the coalition and young people

A rough definition of slavery at the time [of the Putney Debates] would include these features: it began in an act of expropriation…; it affected children and young people particularly; it compelled …exploitation Peter Linebaugh and Marcus Rediker, The Many Headed Hydra.

Amongst the first acts of the Coalition government was the tripling of University Tuition Fees, and the removal of the Education Maintenance Allowance; thus expropriating access to higher education and secondary education from many young people. In tripling fees, the Coalition built on the fees system begun under New Labour.  At the same time, the Coalition cut funding to existing Universities and called for a new set of private Universities; while making University grants conditional on teaching Coalition policy – in the form of the “Big Society”.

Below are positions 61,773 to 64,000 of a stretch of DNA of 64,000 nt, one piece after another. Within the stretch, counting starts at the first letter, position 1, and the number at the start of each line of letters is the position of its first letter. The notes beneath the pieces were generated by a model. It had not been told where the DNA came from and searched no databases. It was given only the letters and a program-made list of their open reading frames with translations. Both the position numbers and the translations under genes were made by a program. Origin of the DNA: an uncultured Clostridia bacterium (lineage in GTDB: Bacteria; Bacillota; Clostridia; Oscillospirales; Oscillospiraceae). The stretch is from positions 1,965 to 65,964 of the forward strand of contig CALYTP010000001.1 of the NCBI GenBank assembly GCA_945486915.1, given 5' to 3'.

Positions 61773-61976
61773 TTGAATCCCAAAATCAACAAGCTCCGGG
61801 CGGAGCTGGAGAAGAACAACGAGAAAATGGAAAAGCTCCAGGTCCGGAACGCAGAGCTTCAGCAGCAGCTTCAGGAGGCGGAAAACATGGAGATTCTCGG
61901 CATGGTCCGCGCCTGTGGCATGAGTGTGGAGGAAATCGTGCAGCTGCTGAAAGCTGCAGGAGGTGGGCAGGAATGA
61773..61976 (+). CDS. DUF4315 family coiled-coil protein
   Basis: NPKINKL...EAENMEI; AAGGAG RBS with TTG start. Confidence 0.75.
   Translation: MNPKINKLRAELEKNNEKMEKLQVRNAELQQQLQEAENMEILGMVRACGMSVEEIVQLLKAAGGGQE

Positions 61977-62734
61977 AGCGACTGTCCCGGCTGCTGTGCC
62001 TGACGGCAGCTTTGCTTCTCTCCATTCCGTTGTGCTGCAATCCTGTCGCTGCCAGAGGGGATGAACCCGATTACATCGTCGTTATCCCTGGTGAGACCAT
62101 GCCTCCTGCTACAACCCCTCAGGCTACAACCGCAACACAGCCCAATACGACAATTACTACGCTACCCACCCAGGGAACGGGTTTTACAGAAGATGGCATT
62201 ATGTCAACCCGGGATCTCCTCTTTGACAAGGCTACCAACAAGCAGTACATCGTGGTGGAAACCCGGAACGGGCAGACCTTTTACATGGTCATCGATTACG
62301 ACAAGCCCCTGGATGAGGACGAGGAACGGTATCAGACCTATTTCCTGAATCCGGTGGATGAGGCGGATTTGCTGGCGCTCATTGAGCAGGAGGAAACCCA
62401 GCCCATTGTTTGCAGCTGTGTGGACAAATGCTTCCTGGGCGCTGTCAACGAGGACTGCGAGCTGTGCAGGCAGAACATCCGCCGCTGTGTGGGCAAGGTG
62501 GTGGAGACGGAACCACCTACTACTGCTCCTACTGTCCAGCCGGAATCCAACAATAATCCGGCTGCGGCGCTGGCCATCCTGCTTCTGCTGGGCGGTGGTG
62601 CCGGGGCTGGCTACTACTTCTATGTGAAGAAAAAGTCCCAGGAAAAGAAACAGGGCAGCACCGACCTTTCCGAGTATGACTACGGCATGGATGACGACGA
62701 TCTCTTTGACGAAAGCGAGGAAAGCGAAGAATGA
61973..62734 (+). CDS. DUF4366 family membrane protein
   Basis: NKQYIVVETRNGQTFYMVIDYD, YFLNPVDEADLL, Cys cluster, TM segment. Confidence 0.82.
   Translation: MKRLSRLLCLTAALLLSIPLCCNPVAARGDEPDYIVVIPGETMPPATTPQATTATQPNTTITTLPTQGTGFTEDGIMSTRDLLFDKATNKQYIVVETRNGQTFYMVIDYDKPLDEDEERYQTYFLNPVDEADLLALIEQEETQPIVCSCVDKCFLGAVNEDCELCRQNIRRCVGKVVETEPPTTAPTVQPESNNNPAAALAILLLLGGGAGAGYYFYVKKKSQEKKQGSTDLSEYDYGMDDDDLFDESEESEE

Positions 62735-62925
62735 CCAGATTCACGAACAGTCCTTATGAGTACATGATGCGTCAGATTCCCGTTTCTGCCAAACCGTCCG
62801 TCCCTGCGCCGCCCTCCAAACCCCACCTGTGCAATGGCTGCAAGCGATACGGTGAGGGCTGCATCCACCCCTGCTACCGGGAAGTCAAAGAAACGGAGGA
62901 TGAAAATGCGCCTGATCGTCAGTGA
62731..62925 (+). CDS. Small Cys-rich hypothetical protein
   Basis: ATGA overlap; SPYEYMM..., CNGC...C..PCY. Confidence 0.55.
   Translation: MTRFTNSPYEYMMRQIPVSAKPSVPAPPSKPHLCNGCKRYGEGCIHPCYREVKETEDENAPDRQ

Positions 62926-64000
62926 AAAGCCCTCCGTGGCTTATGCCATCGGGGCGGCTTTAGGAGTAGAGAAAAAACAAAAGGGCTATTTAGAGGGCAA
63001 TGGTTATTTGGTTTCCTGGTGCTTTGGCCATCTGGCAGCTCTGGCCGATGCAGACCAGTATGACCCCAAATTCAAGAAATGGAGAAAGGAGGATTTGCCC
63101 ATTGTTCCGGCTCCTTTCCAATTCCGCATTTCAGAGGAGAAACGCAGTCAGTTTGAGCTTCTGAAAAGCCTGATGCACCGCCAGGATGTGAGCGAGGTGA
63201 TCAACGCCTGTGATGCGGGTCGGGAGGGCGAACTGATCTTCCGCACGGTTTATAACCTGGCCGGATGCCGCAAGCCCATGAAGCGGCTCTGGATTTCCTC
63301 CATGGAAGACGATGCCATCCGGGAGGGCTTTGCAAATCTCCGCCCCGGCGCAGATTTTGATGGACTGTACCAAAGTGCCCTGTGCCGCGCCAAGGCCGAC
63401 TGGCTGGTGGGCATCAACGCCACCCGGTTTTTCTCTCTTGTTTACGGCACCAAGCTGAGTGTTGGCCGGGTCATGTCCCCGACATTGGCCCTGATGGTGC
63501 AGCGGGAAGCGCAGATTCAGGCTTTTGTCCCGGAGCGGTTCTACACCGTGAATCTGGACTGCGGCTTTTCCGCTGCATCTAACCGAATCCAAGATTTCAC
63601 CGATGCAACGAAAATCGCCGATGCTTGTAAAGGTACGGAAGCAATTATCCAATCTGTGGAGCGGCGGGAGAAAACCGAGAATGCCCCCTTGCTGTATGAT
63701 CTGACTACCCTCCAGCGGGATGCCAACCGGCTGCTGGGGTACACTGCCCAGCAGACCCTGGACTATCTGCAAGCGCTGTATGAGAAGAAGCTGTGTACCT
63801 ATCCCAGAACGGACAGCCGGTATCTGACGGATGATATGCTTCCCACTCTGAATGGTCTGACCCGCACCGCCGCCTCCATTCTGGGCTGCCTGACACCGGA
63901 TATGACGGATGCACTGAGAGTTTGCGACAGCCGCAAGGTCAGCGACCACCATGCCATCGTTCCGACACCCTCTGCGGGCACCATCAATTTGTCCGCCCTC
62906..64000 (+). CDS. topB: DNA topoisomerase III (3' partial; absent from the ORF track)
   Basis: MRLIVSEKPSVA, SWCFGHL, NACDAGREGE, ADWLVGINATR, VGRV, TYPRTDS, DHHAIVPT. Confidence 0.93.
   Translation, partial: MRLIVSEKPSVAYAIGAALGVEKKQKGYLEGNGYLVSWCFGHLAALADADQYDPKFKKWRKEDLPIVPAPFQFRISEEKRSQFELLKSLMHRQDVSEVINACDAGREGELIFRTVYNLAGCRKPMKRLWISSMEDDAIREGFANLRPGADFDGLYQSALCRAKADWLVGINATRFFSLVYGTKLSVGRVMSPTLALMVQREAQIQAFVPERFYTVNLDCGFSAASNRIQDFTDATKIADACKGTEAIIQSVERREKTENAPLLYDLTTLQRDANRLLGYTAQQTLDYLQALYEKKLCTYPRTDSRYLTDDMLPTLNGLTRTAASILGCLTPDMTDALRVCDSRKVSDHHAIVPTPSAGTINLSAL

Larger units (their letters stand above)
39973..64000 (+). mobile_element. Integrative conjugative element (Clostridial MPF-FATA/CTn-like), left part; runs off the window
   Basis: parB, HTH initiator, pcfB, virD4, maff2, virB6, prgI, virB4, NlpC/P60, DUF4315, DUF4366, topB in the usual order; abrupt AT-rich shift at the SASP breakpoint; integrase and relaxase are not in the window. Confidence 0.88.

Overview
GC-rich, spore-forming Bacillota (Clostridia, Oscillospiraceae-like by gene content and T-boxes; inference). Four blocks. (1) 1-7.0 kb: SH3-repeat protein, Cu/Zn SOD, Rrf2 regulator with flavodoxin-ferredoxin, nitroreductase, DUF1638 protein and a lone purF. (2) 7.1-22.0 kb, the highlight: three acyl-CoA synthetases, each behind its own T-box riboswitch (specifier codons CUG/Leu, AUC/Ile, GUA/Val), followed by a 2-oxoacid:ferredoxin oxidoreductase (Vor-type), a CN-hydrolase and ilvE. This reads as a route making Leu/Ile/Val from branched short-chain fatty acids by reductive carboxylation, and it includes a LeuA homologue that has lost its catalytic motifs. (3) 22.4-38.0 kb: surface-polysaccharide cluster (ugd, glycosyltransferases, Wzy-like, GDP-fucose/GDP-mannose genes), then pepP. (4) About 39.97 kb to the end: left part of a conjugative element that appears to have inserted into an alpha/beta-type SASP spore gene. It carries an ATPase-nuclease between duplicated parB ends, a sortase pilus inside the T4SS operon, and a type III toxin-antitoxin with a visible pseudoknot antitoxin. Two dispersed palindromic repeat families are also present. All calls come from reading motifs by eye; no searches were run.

Not only were young people robbed of the right to higher education, but the broad education available to the wealthiest and to previous generations was to be replaced with business schools and employment-based courses.

The “structural reforms” and “austerity” measures put into place by the Coalition have seen youth unemployment soar, rapidly.  At the same time, the Coalition has cut benefits.  Young people are now encouraged to work as “interns”, for no salary: or to be forced into work via unpaid “work experience” and the removal of benefits.

A rough definition of slavery at the time of the Coalition government has historical precedents. The young people denied social history as part of a broad education will not be able to see what is being done to them in context. The measures introduced by the Coalition (and many of those by New Labour before) are intended to produce a low-paid, insecure, poorly-educated, quiescent workforce.


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